Managers must resist the temptation to micromanage as a justly to avoid any individual failure.  According to Bob Behn, micromanagement “saps motivation and undermines morale.” Instead, as Atul Gawande, a physician, writes in The Checklist Manifesto: How to Get Things Right, managers can use a checklist (much as pilots use a pre-flight checklist) to reduce significantly the chances of something going wrong. This kind of performance management can eliminate performance failures, or at least eliminate the most important ones.

Additionally, managers need to have a plan for involving or informing elected officials and citizens on a continuing basis.  This is especially important in case a failure occurs, because it reduces the element of surprise, more appropriately allocates responsibility and supports quick remedial actions. For example, officials and citizens should not be shocked if a foster care worker fails to inspect a foster home and a child is harmed, if the issue of inadequate funding and staffing has already been raised, possible problems identified and solutions discussed. Officials may justly be distressed by this tragedy and harm to the child is not diminished by the worker’s omission, but responsibility for that harm is assigned more generally to the organization and the government officials responsible for its operation.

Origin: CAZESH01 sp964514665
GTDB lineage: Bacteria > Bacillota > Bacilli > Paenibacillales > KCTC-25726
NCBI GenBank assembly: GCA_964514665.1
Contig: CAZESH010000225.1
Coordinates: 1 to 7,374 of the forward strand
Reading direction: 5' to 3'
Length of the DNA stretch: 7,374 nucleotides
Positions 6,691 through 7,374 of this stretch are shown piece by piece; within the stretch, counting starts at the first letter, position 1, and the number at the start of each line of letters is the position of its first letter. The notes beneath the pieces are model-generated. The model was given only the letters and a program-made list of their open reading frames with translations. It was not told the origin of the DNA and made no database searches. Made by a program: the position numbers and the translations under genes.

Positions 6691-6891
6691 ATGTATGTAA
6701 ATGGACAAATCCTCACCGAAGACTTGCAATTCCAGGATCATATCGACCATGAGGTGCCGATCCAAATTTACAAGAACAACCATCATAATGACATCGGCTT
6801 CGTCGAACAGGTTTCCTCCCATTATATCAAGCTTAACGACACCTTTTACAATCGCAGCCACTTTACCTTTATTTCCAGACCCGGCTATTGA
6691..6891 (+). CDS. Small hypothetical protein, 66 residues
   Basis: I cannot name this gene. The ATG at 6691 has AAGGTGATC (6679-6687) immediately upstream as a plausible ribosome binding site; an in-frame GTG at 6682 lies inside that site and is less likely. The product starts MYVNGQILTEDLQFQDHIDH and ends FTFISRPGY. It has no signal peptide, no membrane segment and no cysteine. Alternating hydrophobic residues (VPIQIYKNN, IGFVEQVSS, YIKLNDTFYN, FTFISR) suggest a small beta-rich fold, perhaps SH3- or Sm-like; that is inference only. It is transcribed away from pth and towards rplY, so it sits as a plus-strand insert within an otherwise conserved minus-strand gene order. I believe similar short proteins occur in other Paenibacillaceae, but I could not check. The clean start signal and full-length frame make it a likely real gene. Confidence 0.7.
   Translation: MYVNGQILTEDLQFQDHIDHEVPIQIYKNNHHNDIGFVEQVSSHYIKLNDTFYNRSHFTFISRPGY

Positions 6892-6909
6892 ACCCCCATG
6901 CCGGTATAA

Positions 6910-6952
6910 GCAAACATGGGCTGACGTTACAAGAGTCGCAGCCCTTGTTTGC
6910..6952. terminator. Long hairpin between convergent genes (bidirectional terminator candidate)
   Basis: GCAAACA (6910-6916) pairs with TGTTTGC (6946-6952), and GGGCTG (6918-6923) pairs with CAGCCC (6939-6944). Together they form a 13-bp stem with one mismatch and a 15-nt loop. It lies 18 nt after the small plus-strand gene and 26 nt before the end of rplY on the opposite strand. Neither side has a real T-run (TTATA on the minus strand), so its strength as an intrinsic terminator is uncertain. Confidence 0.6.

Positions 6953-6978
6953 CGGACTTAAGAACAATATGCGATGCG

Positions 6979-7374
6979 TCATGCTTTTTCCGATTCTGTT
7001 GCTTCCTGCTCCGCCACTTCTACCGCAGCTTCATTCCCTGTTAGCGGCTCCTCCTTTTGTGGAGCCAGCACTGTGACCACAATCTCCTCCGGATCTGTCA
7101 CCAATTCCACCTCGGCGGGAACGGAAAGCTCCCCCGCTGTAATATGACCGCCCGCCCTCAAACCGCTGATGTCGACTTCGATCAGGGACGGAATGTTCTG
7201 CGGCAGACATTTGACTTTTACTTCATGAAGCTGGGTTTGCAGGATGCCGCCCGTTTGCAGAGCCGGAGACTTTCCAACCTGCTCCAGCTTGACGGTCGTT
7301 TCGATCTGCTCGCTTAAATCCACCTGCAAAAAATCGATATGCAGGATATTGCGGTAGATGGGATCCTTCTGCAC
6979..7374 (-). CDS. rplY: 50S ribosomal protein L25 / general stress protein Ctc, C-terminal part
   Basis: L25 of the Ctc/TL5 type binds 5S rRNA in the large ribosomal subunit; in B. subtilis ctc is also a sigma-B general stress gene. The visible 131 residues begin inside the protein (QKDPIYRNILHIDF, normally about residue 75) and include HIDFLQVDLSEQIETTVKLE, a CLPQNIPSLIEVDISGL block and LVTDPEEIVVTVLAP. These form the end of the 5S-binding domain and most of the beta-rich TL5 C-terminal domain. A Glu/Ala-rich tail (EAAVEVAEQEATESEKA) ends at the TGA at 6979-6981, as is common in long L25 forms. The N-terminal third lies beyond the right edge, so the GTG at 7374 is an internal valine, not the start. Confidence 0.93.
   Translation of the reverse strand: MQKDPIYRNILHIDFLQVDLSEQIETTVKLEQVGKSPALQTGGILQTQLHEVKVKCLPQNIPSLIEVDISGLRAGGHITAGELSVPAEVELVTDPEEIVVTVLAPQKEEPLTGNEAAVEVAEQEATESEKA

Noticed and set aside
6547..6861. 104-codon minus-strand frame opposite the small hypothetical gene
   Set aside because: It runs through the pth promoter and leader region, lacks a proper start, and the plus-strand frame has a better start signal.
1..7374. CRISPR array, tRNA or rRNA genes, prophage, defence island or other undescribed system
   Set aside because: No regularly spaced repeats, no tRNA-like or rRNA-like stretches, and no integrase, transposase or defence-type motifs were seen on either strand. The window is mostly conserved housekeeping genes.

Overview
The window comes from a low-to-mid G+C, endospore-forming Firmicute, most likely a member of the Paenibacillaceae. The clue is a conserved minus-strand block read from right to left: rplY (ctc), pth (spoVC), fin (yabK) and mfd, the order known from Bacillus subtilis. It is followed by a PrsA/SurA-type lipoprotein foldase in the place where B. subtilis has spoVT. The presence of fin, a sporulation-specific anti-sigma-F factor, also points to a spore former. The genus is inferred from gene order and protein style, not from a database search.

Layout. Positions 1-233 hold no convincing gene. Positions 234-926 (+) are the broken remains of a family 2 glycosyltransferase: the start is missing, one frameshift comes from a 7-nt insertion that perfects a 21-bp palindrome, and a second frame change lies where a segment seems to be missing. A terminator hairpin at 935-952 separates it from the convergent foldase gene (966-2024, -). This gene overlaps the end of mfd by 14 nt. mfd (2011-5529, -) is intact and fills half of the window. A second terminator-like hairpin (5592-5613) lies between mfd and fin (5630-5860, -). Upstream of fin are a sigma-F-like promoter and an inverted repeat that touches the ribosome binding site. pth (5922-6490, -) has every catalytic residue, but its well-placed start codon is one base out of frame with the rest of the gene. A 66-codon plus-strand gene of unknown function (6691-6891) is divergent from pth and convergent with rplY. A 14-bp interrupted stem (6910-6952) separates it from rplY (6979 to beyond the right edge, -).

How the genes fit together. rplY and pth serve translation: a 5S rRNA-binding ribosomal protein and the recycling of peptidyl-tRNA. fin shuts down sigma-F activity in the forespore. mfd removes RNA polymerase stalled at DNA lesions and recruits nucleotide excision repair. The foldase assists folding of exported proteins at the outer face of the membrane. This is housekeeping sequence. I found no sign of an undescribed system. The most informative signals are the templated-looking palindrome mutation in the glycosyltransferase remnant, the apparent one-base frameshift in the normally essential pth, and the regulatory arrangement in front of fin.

Thomas Edison is often quoted as saying, “I have not failed.  I have just found 10,000 ways that won’t work.” A more contemporary speaker, Louis C.K. said, “Failure is the road to becoming a great comedian… Whenever you leave behind failure you’re doing good. If you think everything you’ve done is great, you’re probably dumb.” Or, as Idina Menzel said, “accept your shortcomings and have the courage to overcome them.”


Author: Susan Paddock is a University of Wisconsin-Madison emeritus professor who currently lives and works in Las Vegas, Nevada. She can be reach at [email protected]

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The American Society for Public Administration is the largest and most prominent professional association for public administration. It is dedicated to advancing the art, science, teaching and practice of public and non-profit administration.

One Response to Embracing Failure

  1. Louis DeAnda Reply

    February 14, 2015 at 11:02 pm

    The message here is clear – measure your processes and your outcomes! Organizational failure is a logical outcome of systemic or pattern failure in critical processes – that’s a management failure!

    I’m stunned by the number of managers in the public sector that do not employ strategic planning, process management practices, or outcomes evaluation for best practice capture. This essentially means re-invention with each new project or program – no process improvement or leveraging success from similar processes.

    Please accept my compliments for an article that cuts straight to the heart of operations management.